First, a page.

Brutal Practicality    


by azrul k. abdullah
The Brutalist movement promoted functionality, strength and unmitigating dullness. AZRUL K. ABDULLAH fondly remembers KL's "ugly" buildings.

The late 60s and early 70s, it was a period that was marked by economic and social decay in many countries (brought about by the oil crisis). Many governments turned to the construction of heavy-duty buildings that would be easy to maintain, relatively inexpensive to build yet still providing a strong nationalistic metaphor.
Modernism's high came in the early 20s and 30s and was largely characterised by progressive members of the Bauhaus school. Out of that school of thought, some other modernist sought to define niches within modernism, including minimalist and later, Brutalist. To confuse things, many modern architects, even greats like Louis Kahn and Le Corbusier came up with many designs that were reflective of both these styles at time progressed.

The 'Brutalist' movement was lead largely by some prolific British architects such as the Smithsons and Goldfinger. Receiving many commissions from local councils, these architects were soon to make their mark on 'progressive' post-war housing and public buildings.The movement still placed an emphasis on functionality and form. Most of these buildings are often monolithic erections of great mass. Unlike their International style cousins, Brutalist architecture was about stretching the limits of how concrete could be shaped. This also includes the use of prefabricated building techniques. Often described as being unfriendly, cold and Teutonic; these ugly ducklings were the pets of many local urban councils and government builders.

Relatively easy to construct and easy to maintain, these new buildings lacked the 'skeletal' appearance of early International style buildings. Being forged largely out of raw concrete they were often seen as a quick and easy way to construct 'lasting' buildings in the 60s. Two early attempts to bring Brutalist utilitarianism to the forefront of public service was the construction of both University Hospital in Petaling Jaya and Kuala Lumpur General Hospital. Both a product of the period when the movement was most prolific, they took on proportions that befitted their role.

The Kuala Lumpur General Hospital is reminiscent of Le Corbusier's High Court building and the Secretariat offices in Chandigarh, India. The many buildings of this hospital are protected by a series of square concrete louvers allowing good ventilation, yet keeping the sun and rain out. Almost like a scarsophagus that consumes the building itself, the louvers succeed at bringing a greater degree of aesthetics compared to the grilled caged EPF building in PJ or Hotel Malaya in KL. Apart from the issue of aesthetics, the large concrete sunshades offer a greater level of fire safety compared to grilles.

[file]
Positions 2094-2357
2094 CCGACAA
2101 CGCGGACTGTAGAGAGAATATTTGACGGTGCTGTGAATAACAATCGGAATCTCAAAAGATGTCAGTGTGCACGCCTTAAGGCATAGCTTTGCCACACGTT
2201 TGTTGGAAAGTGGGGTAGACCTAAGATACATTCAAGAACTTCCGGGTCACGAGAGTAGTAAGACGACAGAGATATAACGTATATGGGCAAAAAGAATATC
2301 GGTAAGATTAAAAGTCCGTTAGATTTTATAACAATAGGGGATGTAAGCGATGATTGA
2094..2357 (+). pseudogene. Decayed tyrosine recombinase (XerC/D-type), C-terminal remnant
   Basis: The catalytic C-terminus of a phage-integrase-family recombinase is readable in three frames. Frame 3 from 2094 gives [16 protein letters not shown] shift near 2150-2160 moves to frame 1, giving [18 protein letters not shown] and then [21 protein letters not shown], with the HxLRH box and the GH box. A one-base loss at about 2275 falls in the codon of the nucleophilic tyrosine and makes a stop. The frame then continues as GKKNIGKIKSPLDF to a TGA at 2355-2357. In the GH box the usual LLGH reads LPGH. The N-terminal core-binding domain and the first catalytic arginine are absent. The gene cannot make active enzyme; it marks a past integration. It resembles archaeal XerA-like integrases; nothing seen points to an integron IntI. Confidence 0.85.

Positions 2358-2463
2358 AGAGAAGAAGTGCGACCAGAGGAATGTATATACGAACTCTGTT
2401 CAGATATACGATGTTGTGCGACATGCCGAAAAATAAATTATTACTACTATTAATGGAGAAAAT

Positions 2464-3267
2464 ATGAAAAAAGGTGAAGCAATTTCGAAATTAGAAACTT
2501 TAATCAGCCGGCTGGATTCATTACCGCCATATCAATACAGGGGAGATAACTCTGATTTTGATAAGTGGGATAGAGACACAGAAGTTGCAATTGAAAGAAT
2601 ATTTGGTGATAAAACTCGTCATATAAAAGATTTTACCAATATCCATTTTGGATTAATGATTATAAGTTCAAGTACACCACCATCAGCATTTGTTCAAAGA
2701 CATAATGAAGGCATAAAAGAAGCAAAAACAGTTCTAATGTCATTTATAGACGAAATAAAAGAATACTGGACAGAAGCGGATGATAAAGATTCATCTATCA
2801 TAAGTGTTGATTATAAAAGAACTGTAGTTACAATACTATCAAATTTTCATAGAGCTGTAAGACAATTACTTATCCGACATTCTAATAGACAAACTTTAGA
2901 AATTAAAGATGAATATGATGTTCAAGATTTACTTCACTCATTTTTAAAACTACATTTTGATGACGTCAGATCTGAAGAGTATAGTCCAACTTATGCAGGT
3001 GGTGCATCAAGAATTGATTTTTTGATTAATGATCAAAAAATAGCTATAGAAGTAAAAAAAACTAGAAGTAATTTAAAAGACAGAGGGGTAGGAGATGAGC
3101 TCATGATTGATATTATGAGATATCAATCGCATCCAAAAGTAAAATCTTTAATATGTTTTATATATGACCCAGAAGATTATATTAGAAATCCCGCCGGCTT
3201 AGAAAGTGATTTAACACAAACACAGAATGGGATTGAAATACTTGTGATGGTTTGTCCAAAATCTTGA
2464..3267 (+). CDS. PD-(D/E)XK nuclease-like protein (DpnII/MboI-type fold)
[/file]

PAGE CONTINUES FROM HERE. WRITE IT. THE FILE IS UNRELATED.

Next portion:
The hospital recently underwent a major exercise to revamp its exterior. Many bare concrete sections have since been painted bright beige. The louvers were given hints of orange or lilac to provide contrast from the main superstructure. When architects Wells and Joyce conceived this building, it was a time when it would have been hard to ignore Le Corbusier's influence on public architecture.

The General Hospital in KL is probably one of the best examples of the continental European approach to the Brutalist movement. Based more closely on the concepts of International style; Le Corbusier and his other Bauhaus colleagues' still exercised restraint during the period following from the 50s.

When University Hospital in Petaling Jaya was completed, it probably represents the closest we have come to the British flavour of the Brutalist movement. A product of the mid-60s, it represents the epitome of what British architects were trying to achieve in the 60s. Pushing the limits of concrete construction; the hospital resembles the stereotypical image of what Brutalism is all about.

Looking at the main tower block that faces the main road; the reliefs on the bare concrete exterior is almost akin to the exterior of Erno Goldfinger's urban monstrosity, Trellick Tower, which is located in the now trendy Notting Hill area of London. Often thought to be one of the ugliest buildings in London, it recently received a new lease of life as a relic from the dark ages to the epitome of urban modernism. It is now a heritage listed building.